> CR>  "Fragments: There was a jolly tinker" or "Columbo and Bolo verses"
> CR>  -- he will only stand aside with an indifferent smile, or get back
> CR>  to you à la Baudelaire and quip:
> CR>  'You! hypocrite lecteur!—mon semblable,—mon frère!'
>
> You have some rather bizarre examples of TSE "shocking the reader into an awareness of certain harsh physical/psychic realities". The Columbo and Bolo verses were dirty jokes meant to be shared only among TSE's friends; he never intended those jokes to be published. In "Inventions of the March Hare", editor Christopher Ricks quotes Dr. Gallup on the notebook containing the Columbo/Bolo verses:
>
> "In 1922, when Eliot sold to John Quinn (for $140) a notebook containing manuscript copies of all his early poems, published and unpublished, he took the precaution of excising those leaves containing parts of the Bolo series. He seems to have given them, along with scraps of other versions (probably laid into the same notebook) to Pound". [page XVI].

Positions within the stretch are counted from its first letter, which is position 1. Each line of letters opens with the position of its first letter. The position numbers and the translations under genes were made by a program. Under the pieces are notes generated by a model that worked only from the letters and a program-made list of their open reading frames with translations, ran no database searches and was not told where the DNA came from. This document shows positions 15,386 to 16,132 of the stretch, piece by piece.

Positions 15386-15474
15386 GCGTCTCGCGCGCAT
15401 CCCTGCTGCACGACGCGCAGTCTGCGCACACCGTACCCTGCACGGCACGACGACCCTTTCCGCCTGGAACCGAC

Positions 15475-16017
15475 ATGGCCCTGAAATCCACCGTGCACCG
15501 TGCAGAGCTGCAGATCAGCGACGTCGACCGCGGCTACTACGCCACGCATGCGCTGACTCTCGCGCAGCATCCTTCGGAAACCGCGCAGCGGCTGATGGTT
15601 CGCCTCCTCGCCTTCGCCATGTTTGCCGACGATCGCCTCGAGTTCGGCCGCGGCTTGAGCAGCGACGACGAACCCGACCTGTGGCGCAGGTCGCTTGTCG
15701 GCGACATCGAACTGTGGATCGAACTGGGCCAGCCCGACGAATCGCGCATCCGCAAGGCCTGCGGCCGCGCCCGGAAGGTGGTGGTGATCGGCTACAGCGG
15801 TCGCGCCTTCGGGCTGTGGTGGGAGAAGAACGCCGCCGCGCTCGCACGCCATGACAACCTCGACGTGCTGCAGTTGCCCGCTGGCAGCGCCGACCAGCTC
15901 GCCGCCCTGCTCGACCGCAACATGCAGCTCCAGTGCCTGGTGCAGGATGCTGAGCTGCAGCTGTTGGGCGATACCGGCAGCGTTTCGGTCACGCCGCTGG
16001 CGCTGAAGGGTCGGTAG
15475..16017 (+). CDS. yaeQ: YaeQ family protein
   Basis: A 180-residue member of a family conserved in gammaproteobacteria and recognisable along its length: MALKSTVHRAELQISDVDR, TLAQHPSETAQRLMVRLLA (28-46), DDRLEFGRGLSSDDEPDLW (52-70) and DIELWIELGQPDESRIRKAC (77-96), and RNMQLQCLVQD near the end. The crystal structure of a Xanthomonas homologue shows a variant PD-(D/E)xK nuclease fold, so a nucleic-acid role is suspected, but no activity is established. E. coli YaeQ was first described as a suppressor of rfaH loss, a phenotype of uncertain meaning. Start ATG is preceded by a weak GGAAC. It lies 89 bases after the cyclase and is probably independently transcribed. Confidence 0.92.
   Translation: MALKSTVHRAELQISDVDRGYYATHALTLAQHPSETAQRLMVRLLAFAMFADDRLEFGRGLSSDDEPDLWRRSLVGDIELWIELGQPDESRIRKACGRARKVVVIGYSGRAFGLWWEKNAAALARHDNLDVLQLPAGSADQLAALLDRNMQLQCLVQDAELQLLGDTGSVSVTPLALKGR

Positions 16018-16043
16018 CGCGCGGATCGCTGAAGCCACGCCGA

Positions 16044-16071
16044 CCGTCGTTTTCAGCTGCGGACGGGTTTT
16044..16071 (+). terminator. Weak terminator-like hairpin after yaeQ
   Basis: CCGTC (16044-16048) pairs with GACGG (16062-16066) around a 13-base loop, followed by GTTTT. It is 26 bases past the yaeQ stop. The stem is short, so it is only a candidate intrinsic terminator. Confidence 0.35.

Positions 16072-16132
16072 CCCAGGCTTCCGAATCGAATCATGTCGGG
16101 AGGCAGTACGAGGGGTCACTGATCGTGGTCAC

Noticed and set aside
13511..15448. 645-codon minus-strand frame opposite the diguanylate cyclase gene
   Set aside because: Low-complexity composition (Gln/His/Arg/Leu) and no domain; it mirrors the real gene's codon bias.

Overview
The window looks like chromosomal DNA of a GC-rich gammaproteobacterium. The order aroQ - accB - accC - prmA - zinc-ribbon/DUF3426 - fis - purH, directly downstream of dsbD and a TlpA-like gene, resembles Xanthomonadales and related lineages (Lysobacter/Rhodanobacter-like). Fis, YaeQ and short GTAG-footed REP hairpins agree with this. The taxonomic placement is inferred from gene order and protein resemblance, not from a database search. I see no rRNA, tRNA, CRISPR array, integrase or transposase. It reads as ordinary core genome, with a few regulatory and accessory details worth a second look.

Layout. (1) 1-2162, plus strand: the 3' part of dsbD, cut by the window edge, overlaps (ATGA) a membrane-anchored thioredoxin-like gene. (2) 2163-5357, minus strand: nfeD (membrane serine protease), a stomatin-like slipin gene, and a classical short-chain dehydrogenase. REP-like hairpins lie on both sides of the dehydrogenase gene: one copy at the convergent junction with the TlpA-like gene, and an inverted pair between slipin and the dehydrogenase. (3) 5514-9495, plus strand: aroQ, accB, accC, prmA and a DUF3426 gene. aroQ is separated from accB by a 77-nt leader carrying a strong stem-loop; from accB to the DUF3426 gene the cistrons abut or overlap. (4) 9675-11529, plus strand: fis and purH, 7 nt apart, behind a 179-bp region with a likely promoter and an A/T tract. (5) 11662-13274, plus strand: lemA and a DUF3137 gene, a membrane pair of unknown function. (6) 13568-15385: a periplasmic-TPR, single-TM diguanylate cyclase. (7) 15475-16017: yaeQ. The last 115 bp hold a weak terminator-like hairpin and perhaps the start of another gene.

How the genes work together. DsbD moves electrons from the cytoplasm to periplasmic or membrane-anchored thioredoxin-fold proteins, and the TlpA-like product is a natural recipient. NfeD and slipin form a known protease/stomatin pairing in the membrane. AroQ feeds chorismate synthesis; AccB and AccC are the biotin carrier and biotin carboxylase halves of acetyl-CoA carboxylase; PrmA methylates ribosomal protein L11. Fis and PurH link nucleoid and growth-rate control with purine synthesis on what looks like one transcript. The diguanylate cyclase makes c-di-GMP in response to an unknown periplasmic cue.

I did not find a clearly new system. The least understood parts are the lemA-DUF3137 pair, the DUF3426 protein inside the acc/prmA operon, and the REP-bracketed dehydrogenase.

>
> =========================
>
> When TSE writes that poetry "[leaves] one still with the intolerable wrestle/With words and meanings" and that the poet is concerned "only with finding the right words or, anyhow, the least wrong words", do you really think he had _this_ type of verse in mind?? --
>
> "The queen she took an oyster fork
> And pricked Columbo's navel.
> Columbo hoisted up his ass
> And shat upon the table."
>
> Come on, CR, let TSE have his "down time" and tell his dirty jokes in private to his friends, but let's not elevate this to the status of great poetry, filled with lofty goals such as "shocking the reader into an awareness of certain harsh physical/psychic realities".